Popcorn is a favorite for no small number of people, while going to the movies without munching on it is unthinkable for some. Besides being so delicious, salty popcorn can be exceptionally harmful to health.
It is believed that the first popcorn was prepared in the long-gone year of 1630. It was then that people learned that corn kernels pop at high temperature. That is how the story of this wonderful temptation began.
Composition of Popcorn
Dangers of Popcorn
Even if it is delicious, popcorn is definitely not among the healthiest foods, quite the opposite. They contain up to 60% complex carbs, 30% fat and 520 calories in every 2/5 cup (100 g).
Just one small popcorn packet contains more salt than the recommended daily amount for adolescents, while a large popcorn packet contains twice the salt that should be consumed daily.
The regular consumption of popcorn and other foods with a high salt content increases the risk of high blood pressure and all kinds of diseases of the cardiovascular system.
Consumption of too much salt increases the amount of calcium lost through urination and this in turn leads to weakening of the bones.
Another negative aspect is that the human body gets acclimated to salt - the more we consume, the more we have need of it.
According to some experts, the regular consumption of popcorn in childhood significantly increases the risk of high blood pressure. The recommended daily dose of salt is no more than 3 g for children and 6 g for adults.
Besides the high content of salt, popcorn contains trans fats. Eating foods with trans fats regularly is a serious risk factor for the development of diabetes.
Last but not least, realize that popcorn and numerous other semi-processed foods are in packages containing dangerous chemicals, which can cause problems with the reproductive system and even cancer diseases.
Benefits of Popcorn
They protect cells from the harmful effects of free radicals. Studies have shown that polyphenols have a 10 times stronger antioxidant action than vitamins E and C.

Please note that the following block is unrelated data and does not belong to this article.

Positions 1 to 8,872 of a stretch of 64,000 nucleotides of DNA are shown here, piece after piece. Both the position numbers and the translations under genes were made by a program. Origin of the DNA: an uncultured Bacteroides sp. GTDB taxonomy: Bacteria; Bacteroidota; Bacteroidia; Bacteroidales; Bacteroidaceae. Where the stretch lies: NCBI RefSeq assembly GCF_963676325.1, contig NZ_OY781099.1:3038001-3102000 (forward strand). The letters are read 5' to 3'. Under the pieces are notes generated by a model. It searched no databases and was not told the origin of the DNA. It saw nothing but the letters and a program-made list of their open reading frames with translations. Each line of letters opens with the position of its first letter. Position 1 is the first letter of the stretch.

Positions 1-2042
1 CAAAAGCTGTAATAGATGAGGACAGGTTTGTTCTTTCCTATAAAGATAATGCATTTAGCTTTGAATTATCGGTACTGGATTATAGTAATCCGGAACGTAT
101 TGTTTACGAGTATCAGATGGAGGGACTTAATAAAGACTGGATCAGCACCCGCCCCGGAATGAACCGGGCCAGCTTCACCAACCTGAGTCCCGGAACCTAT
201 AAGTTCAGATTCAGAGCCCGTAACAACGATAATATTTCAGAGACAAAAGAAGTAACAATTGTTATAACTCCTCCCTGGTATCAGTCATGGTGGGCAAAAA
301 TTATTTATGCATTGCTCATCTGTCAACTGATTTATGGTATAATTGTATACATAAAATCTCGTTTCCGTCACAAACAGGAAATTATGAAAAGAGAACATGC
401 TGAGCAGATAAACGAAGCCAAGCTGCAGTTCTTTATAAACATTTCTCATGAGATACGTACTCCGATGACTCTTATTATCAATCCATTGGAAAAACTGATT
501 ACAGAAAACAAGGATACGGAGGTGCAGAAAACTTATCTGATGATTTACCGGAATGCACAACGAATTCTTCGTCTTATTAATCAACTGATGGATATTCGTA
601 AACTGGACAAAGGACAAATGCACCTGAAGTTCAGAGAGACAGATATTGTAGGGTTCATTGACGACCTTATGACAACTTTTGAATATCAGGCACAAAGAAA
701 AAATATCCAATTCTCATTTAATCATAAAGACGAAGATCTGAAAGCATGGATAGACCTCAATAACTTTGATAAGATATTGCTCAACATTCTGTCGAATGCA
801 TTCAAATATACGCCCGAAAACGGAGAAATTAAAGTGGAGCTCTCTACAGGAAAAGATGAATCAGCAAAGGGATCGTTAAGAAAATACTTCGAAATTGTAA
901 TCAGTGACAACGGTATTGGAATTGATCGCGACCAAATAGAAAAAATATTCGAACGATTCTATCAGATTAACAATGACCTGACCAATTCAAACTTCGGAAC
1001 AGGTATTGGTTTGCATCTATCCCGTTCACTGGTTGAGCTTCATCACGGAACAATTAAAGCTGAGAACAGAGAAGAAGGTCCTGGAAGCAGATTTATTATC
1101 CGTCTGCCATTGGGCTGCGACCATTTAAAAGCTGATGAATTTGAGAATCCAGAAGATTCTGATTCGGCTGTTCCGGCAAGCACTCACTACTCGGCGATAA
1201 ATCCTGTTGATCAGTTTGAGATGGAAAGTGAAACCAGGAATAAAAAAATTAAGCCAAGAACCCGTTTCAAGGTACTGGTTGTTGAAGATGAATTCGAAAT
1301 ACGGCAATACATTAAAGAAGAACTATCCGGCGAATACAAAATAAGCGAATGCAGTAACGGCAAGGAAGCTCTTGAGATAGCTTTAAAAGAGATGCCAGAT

Some researchers have found that a serving of popcorn can contain up to 300 mg of antioxidants - almost twice the amount found in fruits. Still they point out that the consumption of popcorn cannot and should not substitute the intake of fruits and vegetables since they contain a wide range of important vitamins and nutrients.
On its own, popcorn is healthy, but only if made at home. The ones packaged and those sold at the movie theaters are brimming with salt and fat, raising the dangers to heart health.
Making Homemade Popcorn
Remove the corn kernels from the cob and leave them to dry so that any remaining moisture evaporates. Moisture makes it difficult for the corn to pop. So-called popping corns are the best type for making popcorn.
This type of corn has small round or pointed kernels, which when subjected to a higher temperature pops, resulting in a white starchy mass several times larger than the original kernel.
Choose a dry container with handles, a lid and thin walls. Use no more than 1 tbsp oil. Once it is heated, pour in the corn kernels, salt and close the lid. Use the handles to shake the container back and forth until the popping sounds die down completely.
If you would like to have sweet popcorn, add a spoon of honey or a little brown sugar to the oil. Homemade popcorn is not as unhealthy as that found at the movies since the amount of salt used is less.